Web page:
Premodern architectural teachings had always had some vague idea of the 'deep structure' of architectural form. Particularly in 'high' architecture, origins were related to the highest values, to the divine, to creation. Coded forms like the Ionian or Corinthian column or the Greek temple front survived more than 2000 years into our times. Is there, maybe, a new, an anthropological truth in this? Did these columns as signs and symbols in their originally fibrous forms contribute to hominisation, to culture, to civilisation? Were they important in the formation of art, aesthetics and philosophy, maybe also for the origins of religion?

Modernism boldly introduced homogeneous space concepts borrowed from physics and astronomy into the human domain of dwelling and living. To a great extent this dissolved the anthropologically evolved topo-semantic system of space organisation. Man lost his fundamental relation to place, became increasingly planned as a dynamic entity, a particle in the physical sense which can be moved anywhere and which is supposed to be active in whatever ways. The introduction of functionalism from industrialised technology further helped to cut architecture off from its 'deep structure'. The architect got rid of his role to learn from the past, declared himself as 'discoverer', as 'creator' of the ever new. Unfortunately, since the breakdown of modernism we know that these autocratic 'creations' are not as 'sustainable' and 'eternally valid' as many had thought before. And, according to a prophecy of master architect Mario Botta, Post modernism, its hastily propagated successor, has already reached its definite end: garbage for the future!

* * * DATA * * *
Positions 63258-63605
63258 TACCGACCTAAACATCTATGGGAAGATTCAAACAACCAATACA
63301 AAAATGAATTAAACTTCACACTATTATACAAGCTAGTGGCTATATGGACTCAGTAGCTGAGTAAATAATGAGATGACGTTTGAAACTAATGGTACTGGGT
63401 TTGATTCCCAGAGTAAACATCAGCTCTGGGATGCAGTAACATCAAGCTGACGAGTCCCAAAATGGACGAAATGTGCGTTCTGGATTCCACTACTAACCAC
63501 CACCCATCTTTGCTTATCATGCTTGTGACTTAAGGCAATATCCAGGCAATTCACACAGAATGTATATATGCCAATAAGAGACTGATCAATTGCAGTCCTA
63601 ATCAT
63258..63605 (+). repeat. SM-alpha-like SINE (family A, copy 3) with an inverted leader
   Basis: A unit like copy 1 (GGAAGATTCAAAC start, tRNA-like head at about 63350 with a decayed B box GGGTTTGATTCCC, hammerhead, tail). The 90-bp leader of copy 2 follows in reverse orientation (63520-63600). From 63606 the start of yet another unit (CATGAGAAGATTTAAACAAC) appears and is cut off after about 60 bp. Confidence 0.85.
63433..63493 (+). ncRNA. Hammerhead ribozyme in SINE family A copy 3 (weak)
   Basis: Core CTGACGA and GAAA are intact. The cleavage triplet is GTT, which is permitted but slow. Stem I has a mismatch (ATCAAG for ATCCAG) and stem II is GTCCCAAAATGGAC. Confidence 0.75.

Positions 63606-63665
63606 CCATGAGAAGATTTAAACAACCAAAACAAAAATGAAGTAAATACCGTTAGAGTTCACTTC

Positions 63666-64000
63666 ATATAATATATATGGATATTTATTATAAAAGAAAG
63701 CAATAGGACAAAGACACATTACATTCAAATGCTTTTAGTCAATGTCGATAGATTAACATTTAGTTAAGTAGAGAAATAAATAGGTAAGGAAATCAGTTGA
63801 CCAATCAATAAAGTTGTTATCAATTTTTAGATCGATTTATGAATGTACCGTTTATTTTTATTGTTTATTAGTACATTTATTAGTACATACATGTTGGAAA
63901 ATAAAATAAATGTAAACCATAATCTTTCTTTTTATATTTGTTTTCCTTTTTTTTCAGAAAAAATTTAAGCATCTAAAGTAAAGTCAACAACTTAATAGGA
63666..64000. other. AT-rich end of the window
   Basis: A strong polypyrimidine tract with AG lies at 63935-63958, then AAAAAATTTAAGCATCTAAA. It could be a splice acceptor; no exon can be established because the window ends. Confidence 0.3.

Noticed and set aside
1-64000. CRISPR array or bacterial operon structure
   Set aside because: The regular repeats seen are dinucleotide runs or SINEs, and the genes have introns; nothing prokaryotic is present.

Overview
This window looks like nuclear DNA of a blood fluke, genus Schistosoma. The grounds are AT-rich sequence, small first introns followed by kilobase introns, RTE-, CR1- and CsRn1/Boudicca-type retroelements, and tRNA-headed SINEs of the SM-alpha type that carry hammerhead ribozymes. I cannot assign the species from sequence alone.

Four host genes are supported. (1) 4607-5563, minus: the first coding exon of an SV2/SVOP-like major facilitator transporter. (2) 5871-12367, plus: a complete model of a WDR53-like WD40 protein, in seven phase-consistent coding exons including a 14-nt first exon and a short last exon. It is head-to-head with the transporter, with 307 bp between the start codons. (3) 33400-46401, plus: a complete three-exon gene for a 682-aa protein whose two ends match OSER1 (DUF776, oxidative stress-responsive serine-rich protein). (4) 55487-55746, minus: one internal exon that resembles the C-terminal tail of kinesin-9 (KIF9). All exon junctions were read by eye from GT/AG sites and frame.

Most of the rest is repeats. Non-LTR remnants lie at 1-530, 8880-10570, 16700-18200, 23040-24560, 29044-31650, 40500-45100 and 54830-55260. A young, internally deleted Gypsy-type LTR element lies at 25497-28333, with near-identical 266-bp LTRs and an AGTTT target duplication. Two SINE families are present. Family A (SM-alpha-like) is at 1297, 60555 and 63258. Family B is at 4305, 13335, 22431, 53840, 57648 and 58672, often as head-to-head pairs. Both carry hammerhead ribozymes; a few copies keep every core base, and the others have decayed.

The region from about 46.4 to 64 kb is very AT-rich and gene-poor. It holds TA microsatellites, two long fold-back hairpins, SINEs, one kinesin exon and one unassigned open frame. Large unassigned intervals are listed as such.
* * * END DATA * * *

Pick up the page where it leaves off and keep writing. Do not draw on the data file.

In this period of 'short lived architectural theories' based on pragmatic rationalisations and subjective aesthetic ideologies, architectural anthropology has some fairly clear functions. First, some methodological ones.